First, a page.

Today, the Department of Justice arrested the founders of Liberty Reserve, a digital currency service, and charged them with money laundering.
Created in 2006, Liberty Reserve was both a virtual currency — its denomination was called “LR’s” — and an allegedly illict wire transfer service. According to DOJ’s complaint, the scope of Liberty Reserve’s operations was almost exclusively limited to criminal activity.
But as the FT’s Stephen Foley Tweeted, the text of DOJ’s complaint is a cruise missile across the bow of Bitcoin users:
Anyone valuing Bitcoin for its potential use as a black market currency needs to read DoJ suit v Liberty Reserve #theywillshutbitcoindown
— Stephen Foley (@stephenfoley) May 28, 2013
Here’s the key language from the complaint (in bold):
Acting Assistant Attorney General Mythili Raman said: “As charged, Liberty Reserve operated, on an enormous scale, a digital currency system designed to provide cyber and other criminals with a way to launder their profits without leaving a trace. The company’s very purpose was to launder its users’ criminal proceeds through the U.S. and global financial system.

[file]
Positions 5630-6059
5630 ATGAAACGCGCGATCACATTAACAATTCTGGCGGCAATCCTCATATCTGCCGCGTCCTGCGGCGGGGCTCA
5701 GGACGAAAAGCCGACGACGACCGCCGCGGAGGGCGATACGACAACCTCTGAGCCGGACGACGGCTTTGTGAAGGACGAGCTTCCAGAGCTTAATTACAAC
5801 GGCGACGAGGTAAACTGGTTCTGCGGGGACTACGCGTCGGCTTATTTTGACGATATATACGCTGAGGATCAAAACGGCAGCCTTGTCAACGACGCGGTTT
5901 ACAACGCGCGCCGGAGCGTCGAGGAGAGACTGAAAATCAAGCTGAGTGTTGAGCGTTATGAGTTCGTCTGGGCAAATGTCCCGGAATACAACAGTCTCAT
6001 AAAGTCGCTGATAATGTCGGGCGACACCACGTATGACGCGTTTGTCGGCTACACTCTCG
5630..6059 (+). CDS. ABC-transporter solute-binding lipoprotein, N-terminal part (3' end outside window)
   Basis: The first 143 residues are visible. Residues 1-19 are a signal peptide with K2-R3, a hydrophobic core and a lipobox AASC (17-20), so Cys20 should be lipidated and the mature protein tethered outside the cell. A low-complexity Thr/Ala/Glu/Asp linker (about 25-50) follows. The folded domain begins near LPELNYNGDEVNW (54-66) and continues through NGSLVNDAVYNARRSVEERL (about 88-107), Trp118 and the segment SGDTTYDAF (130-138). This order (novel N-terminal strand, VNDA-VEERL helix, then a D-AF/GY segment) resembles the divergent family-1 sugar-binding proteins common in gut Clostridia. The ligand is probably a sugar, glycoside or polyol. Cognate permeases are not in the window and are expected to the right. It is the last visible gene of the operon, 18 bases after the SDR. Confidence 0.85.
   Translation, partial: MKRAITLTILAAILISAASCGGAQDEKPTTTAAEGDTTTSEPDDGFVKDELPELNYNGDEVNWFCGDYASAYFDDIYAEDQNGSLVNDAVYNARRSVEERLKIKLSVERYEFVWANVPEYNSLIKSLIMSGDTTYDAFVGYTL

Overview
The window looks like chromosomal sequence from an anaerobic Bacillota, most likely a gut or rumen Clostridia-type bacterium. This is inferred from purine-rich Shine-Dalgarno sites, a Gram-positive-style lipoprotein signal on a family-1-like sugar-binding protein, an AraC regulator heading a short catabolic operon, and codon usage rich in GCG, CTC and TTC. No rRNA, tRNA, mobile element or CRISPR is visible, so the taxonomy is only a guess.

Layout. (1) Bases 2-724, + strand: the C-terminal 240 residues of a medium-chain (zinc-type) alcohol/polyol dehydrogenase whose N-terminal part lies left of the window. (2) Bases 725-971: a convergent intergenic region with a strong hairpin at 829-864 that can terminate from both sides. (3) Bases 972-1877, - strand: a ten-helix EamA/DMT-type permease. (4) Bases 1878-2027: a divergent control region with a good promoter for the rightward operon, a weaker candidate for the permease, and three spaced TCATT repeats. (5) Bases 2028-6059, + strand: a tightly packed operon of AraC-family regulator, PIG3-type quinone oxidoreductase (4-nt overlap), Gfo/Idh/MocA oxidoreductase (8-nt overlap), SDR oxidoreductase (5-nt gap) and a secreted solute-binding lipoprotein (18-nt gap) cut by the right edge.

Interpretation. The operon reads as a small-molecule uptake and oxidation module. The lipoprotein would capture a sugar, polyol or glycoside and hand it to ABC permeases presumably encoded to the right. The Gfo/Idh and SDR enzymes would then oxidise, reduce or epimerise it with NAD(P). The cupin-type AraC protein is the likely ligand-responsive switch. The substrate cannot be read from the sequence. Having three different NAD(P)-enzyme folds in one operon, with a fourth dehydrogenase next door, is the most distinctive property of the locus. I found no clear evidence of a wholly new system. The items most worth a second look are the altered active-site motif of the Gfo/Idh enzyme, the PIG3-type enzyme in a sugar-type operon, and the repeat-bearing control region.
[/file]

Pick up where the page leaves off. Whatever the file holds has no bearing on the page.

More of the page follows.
Secret Service Special Agent-in-Charge Steven G. Hughes said: “These arrests are an example of the Secret Service’s commitment to investigate and apprehend criminals engaged in the misuse of virtual currencies to conduct global monetary fraud. Cyber criminals should be reminded today that they are unable to hide behind the anonymity of the Internet to avoid regulated financial systems.
Until just a few months ago, Bitcoin was known as much for its facilitating illicit activity as its mathematical and philosophical underpinnings. Bitcoin exchanges offer the same kind of anonymity and trace-less transactions as Liberty Reserve, and its users praise it for its ability to circumvent regulated financial systems.
We already know the CFTC is interested in Bitcoin. If the government now has the above-mentioned types of “virtues” in its crosshairs, Bitcoin users should be pretty concerned.